When thinking about Alzheimer’s it is important to remember that the patient isn’t the only victim. Family and friends must share in the burden, which can be especially difficult if the former loved one no longer feels like family. The question becomes: how do you care for this stranger–this stranger who just so happens to look like your loved one? If your loved one has been diagnosed with Alzheimer’s it’s important to be prepared for this emotionally. And it’s also a good idea to learn how you can still communicate with them throughout the course of the illness. Here are 10 tips that can make communicating with Alzheimer’s patients easier and more successful.
10 Tips for Alzheimer’s Communication
Many families will quickly realize that their loved one is no longer able to communicate as they once did. Maybe a mother and daughter always teased one another playfully, but now the mom doesn’t react the same way. Even worse, she might not realize what her daughter means, or she might even be offended by the teasing.
1 – Face them when speaking
It’s often difficult for Alzheimer’s patients to recognize when someone is speaking to them. To make this easier, make sure you face your loved one when addressing them. This will also improve their ability to understand you.
2 – Make eye contact
This tip is similar to the one above. If you’re not standing facing them while speaking, you also can’t make eye contact.
3 – Meet them on their level
If both you and they are standing that’s fine. But if they’re sitting on a chair it’s best if you kneel in front of them. This is especially important if they are in a wheelchair. Otherwise they will have to look up at you and they may feel you’re towering over them.
4 – Don’t talk too fast
Slow down when you talk to your loved one, and make sure to enunciate every word.
5 – Don’t make sudden or abrupt movements
Quick and unexpected movements may scare the person. Keep things slow, and if you have to move quickly make sure to stat you will do so beforehand.
6 – Shake their hand when you visit
People with dementia enjoy being touched– this can be very therapeutic and comforting for them. When you visit, put your hand out to shake their hand, and they may reach for yours. If they don’t, just let it go and move on.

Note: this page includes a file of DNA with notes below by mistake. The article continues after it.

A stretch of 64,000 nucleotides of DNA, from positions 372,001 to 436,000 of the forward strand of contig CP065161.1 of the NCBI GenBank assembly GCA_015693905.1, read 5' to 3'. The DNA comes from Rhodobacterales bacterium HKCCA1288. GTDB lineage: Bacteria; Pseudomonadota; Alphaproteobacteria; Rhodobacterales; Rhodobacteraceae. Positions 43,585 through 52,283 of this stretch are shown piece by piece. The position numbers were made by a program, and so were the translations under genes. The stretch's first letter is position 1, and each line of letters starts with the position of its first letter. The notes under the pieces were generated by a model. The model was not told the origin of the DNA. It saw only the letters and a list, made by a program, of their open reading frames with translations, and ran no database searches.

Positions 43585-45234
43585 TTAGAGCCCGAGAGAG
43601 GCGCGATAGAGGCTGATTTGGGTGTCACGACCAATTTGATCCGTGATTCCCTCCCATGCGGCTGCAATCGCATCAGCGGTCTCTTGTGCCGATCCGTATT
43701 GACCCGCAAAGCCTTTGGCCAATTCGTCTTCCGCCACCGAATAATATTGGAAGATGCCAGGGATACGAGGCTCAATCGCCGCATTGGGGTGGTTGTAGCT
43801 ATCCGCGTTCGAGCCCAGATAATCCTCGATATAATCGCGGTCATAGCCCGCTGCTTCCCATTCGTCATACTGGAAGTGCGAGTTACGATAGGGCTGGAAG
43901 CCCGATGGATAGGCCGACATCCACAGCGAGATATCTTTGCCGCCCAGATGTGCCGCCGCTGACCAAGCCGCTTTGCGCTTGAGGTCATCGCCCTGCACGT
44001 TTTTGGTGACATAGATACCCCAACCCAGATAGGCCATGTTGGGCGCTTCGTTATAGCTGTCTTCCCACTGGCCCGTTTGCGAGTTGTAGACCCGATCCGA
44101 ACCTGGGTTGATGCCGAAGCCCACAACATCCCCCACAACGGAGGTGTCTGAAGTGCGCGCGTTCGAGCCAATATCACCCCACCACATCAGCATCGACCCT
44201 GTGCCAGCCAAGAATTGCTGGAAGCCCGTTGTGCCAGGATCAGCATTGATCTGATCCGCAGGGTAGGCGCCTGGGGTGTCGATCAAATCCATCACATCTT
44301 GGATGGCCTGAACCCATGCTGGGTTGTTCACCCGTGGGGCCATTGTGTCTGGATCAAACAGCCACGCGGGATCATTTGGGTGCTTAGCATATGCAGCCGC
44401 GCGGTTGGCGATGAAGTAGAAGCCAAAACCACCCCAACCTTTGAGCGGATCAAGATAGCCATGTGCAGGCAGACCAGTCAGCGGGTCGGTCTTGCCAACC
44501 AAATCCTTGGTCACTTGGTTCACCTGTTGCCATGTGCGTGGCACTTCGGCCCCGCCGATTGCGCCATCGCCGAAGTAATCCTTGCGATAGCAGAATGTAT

7 – Laugh with them
Alzheimer’s disease isn’t fun– it’s serious and it kills. But, everyone can use a good laugh sometimes. Laughter is a powerful medicine. When you visit your loved one, tell them a funny story. Sometimes, they might tell you one too.
8 – Try visual cues and gestures
If you want them to use a particular item, point, touch, or hand it to them. To give you an example: if you want to eat some dinner, point to the plate and then your mouth, and perhaps hand them the fork too.
9 – Don’t cross your arms
Crossed arms is considered a sign of anger or discontent. This isn’t helpful when interacting with someone who had Alzheimer’s or dementia. Keep your arms uncrossed and use natural body language.
10 – Smile
Last, but not lease, smile a little. You will want to do this at any time (except if the conversation is more serious), but particularly when you’re telling the person something pleasant or humorous and when the person is telling you something of a like nature.
Using these tips can help you communicate with Alzheimer’s patients more easily. And perhaps if will make visits with your loved one a little more fun for everyone.
If you’re looking for a stellar memory care community for your loved one, look no further. Contact Stellar Senior Living today for more information about our Alzheimer’s and dementia care facilities and nationwide. Click here to find a facility near you or give us a call at 801.495.7000.
Stellar Senior Living is one of the leading providers of Alzheimer’s and Dementia care in the U.S. Through our unique Rising Stars Program, we provide our memory care residents with a happy and fulfilled experience. We offer a wide range of activities, and use the Montessori method, which encourages residents to experience and do more. Residents live within Memory Care Neighborhoods; living spaces specifically designed to support the cognitive challenges brought on by Alzheimer’s disease.